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Imagine a beautiful morning with yourself settling down with a warm cup of coffee and scanning through your emails. There’s one from your bank asking you to confirm some personal details following a system update. You think nothing of it and enter your details.
Congratulations, you may have just become a victim of phishing. It’s that easy and can be so harmful you could lose all your life savings that fast.
In an era where our lives are extensively intertwined with the digital realm, understanding the concept of phishing and other types of scams is not only crucial – it’s a survival skill. Falling prey to such scams could cost you not only money but also your or your company’s reputation.
What is Phishing?
Phishing (pronounced “fishing”) is a cybercrime where targets are contacted via email, telephone, or text message by someone posing as a trustworthy entity. The aim? To lure individuals into providing sensitive data such as personal identification numbers, passwords, credit card numbers, and bank account information.
These cybercriminals set up fake websites that mirror legitimate ones or send messages that seem to come from reputable sources. And while they’re getting smarter and more sophisticated, there are ways to see through their tricks.
Examples of Phishing:
- Emails Mimicking Reputable Companies: A common example is an email that appears to be from a well-known source, like your national post office service, stating there’s an issue with your recent order and asking you to log in to fix it.
- Tax Scams: Cybercriminals send emails pretending to be from the tax department, claiming you owe money and demanding immediate payment.
- Fake Wins: Messages declaring you’ve won a significant amount of money or some expensive thing like a smartphone – but first, they need your bank account details “to transfer your winnings.”
Notable Data Breaches That Happened Through Phishing
The dangers of phishing are more than just theoretical. Many large companies have fallen victim to these scams, leading to massive data breaches.
- Target: In 2013, attackers used a phishing scheme to break into Target’s network, leading to the theft of the personal and financial information of over 40 million customers.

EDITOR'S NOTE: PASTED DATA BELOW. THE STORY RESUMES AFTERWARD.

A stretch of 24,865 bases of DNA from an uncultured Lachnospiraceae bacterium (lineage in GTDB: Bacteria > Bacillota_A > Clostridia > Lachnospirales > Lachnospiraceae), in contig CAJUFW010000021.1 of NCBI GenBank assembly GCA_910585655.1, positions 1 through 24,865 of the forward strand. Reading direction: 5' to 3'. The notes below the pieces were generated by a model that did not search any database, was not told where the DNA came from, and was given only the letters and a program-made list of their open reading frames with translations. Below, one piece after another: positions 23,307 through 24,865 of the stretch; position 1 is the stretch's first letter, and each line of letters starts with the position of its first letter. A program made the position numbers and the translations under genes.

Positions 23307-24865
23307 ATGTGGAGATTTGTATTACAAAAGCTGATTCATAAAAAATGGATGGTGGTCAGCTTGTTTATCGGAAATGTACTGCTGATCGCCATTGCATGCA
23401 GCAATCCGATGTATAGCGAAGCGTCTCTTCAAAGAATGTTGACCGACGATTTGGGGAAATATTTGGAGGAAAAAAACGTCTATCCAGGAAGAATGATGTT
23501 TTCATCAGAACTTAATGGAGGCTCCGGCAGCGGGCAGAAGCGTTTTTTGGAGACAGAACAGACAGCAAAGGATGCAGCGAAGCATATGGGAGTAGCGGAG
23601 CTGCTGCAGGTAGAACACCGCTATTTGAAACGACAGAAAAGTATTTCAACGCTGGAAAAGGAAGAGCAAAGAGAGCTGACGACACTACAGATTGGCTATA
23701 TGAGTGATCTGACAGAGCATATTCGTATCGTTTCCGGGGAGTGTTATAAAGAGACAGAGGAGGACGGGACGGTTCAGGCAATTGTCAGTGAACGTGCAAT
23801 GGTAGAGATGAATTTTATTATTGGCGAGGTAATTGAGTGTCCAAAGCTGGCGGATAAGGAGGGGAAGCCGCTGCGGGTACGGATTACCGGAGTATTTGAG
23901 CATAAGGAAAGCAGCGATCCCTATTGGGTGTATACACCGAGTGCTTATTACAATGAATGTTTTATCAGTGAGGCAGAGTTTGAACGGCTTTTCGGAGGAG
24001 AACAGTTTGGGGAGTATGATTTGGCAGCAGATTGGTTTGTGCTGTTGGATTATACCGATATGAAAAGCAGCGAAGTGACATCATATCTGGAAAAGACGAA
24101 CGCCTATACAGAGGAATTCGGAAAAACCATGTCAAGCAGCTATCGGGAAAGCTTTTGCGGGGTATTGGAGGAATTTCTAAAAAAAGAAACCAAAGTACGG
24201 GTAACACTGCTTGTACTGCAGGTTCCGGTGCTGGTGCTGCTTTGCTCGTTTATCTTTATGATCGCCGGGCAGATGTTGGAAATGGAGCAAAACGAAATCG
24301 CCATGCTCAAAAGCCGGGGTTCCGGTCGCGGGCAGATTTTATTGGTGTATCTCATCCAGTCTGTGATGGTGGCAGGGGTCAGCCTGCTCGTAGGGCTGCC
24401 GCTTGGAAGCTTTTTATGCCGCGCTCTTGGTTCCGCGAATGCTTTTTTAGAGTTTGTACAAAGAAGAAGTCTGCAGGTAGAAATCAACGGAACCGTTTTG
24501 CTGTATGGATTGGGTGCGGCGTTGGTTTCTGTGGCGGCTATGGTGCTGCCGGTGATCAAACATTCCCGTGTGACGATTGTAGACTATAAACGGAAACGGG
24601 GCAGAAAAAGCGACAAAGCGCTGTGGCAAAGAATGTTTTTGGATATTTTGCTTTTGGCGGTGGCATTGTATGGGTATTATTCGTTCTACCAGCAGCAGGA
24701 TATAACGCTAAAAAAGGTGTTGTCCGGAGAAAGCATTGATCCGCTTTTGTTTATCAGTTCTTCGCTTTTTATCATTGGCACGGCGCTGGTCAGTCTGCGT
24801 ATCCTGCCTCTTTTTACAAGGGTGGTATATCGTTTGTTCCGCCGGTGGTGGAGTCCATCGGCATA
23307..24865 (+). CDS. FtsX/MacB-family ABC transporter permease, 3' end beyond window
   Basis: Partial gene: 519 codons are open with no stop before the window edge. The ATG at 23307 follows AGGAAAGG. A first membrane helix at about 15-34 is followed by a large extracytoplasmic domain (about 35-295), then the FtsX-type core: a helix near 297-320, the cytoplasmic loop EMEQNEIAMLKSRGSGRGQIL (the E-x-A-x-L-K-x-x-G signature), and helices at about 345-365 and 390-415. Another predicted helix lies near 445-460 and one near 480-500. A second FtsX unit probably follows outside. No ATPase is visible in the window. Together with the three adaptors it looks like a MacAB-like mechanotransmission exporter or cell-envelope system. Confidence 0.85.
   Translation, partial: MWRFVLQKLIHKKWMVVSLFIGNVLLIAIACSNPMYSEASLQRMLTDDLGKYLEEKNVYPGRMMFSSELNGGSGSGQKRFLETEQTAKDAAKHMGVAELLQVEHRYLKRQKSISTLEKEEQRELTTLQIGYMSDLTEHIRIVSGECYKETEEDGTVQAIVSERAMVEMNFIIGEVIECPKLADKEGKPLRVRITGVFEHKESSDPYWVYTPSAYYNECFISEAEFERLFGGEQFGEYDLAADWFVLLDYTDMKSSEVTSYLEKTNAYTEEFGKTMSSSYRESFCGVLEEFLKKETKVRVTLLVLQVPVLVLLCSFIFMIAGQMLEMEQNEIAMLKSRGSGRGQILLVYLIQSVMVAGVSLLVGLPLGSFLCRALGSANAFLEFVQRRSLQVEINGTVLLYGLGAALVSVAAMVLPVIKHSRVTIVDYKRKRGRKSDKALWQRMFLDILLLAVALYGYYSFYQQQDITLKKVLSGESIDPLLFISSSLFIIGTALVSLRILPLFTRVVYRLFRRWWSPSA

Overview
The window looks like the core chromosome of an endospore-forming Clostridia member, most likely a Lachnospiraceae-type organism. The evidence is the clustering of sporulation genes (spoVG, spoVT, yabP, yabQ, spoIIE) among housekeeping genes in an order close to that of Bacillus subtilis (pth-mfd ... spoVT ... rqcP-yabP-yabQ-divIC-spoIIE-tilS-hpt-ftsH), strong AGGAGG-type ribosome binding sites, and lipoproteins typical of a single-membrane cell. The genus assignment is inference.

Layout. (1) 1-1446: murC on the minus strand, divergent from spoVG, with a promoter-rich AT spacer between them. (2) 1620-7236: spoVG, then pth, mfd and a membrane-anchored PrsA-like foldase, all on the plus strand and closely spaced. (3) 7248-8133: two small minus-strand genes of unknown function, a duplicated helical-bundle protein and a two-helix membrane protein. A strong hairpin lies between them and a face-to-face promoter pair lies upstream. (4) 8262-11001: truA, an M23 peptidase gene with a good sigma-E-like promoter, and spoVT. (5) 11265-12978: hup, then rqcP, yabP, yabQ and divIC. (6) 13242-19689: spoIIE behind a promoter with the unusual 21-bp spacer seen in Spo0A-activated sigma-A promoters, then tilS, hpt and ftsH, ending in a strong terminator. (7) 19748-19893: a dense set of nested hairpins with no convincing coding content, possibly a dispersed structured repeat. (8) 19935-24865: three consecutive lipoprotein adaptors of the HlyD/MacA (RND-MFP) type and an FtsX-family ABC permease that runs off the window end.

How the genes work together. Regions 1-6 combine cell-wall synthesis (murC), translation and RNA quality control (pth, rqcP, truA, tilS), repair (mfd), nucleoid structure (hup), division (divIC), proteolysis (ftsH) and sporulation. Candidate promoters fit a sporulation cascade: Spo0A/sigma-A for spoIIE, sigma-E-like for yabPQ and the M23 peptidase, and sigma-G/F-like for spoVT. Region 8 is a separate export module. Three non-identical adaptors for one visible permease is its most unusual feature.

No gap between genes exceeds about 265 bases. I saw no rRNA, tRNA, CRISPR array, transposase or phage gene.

- Sony Pictures: A Sony Pictures hack resulted in a breach where significant amounts of confidential data were exposed, and a few unreleased movies were leaked online. It’s likely that phishing attacks were one of the reasons hackers gained access to that data and then proceeded with malware.
- Hillary Clinton’s Campaign: An infamous example of 2016 in which a phishing attack accessed emails that were then leaked, causing significant turmoil in the US Presidential race.
These examples illustrate the damaging and far-reaching consequences phishing can have on both individuals and large organizations. It’s also highly advisable to follow phishing trends and stats and read about any possible high-scale breaches that involve influential companies. You can never know when your credentials may be exposed, and it will not even be your fault.
How Can You Protect Yourself?
The good news is – phishing attacks can be defended from.
Follow these tips:
- Be Skeptical: If you receive an unsolicited message asking for sensitive information, make sure to verify its authenticity by contacting the company directly using a phone number or email address from their official website, not from the message you received.
- Obtain a VPN. This tool will encrypt your IP address while also removing most of the random ads on suspicious websites that could lead to phishing. You can choose reputable companies offering a secure US VPN that will work fast and well.
- Check for Telltale Signs: Often, phishing emails will have misspellings, poor grammar, or generic greetings like “Dear Customer.” A mismatched or suspicious URL (though you shouldn’t click on any URLs in emails unless you’re 100% sure where it’s coming from) is another red flag.
- Use Security Software: Ensure your computer is equipped with updated antivirus software. Some tools are designed to detect and block phishing emails. Examples include Avast, Norton, and McAfee.
- Multi-Factor Authentication (MFA): Even if cybercriminals obtain your password, MFA requires a second form of identification before allowing access. This can be a lifesaver in some cases.
- Use a Secure Password Manager: Even if you clicked on a link seemingly from a trusted source but have all your passwords safely stored in a vault, if it’s a scammy website – the app won’t offer you autofill. This can alert and stop you seconds before the mistake of entering your details.
- Educate Yourself: Last but not least, regularly keep up with the latest phishing techniques. Being informed can help you recognize attempts before any harm is done.
- Use a Web Browser with Phishing Filters: Modern web browsers like Google Chrome, Mozilla Firefox, and Microsoft Edge have built-in phishing filters that warn users when they attempt to visit deceptive sites.
Adhere to these practices and instil a sense of caution – then, you’ll stand a strong chance against the crafty lures of cyber criminals.
Phishing, undoubtedly, isn’t just a trivial scam but a formidable weapon in the hands of wrongdoers. Awareness, scepticism, and the right tools are our best defence against this threat. In the world of cybersecurity, knowledge is indeed power. Stay informed and safe!